Sales on food do not save you money if you end up throwing the food out. Buy according to your needs, not according to the sale limit.
4. Avoid shopping when you are hungry.
Shopping when hungry may lead you to buy more food than you need.
A 2020 study published in the journalFood Quality and Preference found that overweight and hungry children responded more to food advertising while playing an adventure game than normal-weight and less hungry children. The study suggests that people from a young age become more susceptible to advertising as they get hungrier and more motivated by food.
It’s not just children who are susceptible. You can lessen this impact by eating a healthy snack before grocery shopping, helping you stay on track with your food waste reduction plans.
5. Store foods properly.
Once the food you buy comes home, you have to store it properly. Simply Google how to best store the different foods you buy. Followingfood safety practicescan keep all that food in tip-top shape and ready for your next meal.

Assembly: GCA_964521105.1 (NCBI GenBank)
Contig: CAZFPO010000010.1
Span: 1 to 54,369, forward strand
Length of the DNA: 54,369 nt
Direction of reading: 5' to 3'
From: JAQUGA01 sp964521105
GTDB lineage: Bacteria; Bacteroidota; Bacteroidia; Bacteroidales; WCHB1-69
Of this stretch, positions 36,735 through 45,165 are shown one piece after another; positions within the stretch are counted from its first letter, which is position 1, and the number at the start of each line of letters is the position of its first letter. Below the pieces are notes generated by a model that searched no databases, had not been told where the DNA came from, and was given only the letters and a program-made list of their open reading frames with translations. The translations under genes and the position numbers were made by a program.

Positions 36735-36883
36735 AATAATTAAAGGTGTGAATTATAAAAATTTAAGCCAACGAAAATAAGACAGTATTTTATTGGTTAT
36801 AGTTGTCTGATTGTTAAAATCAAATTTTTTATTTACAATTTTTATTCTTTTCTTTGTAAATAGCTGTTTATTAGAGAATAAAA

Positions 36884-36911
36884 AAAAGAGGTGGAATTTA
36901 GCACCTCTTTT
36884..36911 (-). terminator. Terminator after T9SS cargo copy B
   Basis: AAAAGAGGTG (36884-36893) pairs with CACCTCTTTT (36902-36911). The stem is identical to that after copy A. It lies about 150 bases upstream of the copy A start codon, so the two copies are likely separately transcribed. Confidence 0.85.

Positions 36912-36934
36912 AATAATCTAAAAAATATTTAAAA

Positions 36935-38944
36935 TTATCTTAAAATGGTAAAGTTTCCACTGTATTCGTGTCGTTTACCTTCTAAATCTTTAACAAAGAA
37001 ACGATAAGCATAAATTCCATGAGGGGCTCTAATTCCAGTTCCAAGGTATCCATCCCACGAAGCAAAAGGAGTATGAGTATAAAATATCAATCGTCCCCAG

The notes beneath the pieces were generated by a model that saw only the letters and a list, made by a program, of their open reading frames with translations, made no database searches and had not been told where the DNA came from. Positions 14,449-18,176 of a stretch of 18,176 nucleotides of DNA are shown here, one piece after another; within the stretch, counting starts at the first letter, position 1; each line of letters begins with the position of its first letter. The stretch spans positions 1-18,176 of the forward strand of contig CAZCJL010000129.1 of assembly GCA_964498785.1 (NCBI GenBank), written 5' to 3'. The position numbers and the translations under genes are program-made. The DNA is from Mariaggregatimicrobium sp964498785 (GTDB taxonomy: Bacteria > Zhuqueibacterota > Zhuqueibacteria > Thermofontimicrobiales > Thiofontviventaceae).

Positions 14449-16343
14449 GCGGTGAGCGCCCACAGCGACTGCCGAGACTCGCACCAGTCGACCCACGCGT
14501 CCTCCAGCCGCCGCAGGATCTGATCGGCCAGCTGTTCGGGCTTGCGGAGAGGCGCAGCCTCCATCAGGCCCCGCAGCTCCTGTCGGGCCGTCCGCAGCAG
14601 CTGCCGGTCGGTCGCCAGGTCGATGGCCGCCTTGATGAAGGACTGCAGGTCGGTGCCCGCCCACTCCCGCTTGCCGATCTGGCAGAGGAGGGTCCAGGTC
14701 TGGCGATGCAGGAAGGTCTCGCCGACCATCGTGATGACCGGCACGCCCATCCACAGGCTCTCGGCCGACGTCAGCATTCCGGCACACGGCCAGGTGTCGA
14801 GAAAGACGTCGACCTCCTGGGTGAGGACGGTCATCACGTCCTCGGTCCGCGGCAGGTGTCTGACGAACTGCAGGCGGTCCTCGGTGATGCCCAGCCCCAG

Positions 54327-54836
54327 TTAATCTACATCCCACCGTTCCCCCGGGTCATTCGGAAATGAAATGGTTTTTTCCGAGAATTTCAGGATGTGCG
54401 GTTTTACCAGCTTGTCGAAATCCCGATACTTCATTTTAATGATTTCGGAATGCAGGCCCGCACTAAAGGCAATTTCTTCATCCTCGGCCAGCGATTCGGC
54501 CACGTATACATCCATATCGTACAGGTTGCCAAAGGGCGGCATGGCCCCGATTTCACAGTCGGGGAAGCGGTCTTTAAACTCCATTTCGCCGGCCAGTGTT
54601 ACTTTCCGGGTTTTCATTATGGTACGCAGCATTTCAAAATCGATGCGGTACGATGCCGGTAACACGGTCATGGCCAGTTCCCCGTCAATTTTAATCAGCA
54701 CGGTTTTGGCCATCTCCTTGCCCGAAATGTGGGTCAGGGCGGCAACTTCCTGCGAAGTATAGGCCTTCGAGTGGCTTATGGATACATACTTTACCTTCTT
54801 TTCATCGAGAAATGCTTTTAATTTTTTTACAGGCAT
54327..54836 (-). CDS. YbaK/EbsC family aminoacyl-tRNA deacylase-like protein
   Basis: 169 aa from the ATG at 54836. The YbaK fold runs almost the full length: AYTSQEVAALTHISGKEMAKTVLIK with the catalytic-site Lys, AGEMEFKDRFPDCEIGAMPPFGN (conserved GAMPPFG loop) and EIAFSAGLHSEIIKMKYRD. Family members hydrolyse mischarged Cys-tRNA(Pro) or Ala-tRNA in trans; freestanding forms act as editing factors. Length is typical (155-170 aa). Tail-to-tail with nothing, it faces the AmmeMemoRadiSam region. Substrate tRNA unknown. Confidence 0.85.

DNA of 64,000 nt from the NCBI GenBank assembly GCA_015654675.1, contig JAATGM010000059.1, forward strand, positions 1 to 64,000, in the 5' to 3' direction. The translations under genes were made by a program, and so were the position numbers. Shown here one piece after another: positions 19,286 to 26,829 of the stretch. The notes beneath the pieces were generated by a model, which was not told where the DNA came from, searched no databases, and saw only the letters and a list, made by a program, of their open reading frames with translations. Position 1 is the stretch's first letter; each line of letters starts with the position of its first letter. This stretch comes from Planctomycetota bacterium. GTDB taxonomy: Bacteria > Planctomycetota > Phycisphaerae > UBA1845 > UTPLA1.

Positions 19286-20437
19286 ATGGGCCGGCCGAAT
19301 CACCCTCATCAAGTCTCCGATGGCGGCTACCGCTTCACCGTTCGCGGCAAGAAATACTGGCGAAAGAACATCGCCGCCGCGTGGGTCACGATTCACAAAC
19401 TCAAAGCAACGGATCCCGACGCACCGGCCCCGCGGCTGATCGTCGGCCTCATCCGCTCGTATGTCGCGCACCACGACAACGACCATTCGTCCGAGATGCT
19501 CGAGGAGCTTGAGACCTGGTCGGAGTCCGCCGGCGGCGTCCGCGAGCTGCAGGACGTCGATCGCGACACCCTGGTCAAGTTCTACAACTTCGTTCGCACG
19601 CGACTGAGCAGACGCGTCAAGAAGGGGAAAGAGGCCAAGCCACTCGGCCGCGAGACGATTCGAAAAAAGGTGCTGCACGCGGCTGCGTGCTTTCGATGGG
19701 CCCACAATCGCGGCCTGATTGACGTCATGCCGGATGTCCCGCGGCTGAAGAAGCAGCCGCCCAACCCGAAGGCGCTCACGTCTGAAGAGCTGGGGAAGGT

The basics of food safety include:
There are many environmentally friendly products on the marketfor storing foodsand reducing the amount of garbage and plastic required. Proper food handling and storage translates into less food waste.
6. Peel and trim lightly, or not at all.
Many fresh foods requirevery little preparation. Foods like carrots, potatoes, and beets all have edible skins that can simply be scrubbed and left in place. Other foods like pre-washed greens come from the store ready to chop into salads or meals.
Minor imperfections and even light bruises do not require you to throw out the whole fruit or vegetable. Lightly trim the areas and carry on with your meal preparations.
The less you peel and trim, the more ends up as food for you to eat.
7. Redirect older or imperfect foods into soups, stews, and stir-frys.
While you may love to create beautiful salads or veggie plate presentations, no one can tell in a soup, stew, or stir-fry if your vegetables were less than perfect.
Streamline your meal preparations so that the best-looking foods can still go on to create the desired image and effect, while the misshapen pieces or trimmings can be used behind the scenes for flavor and nutrition.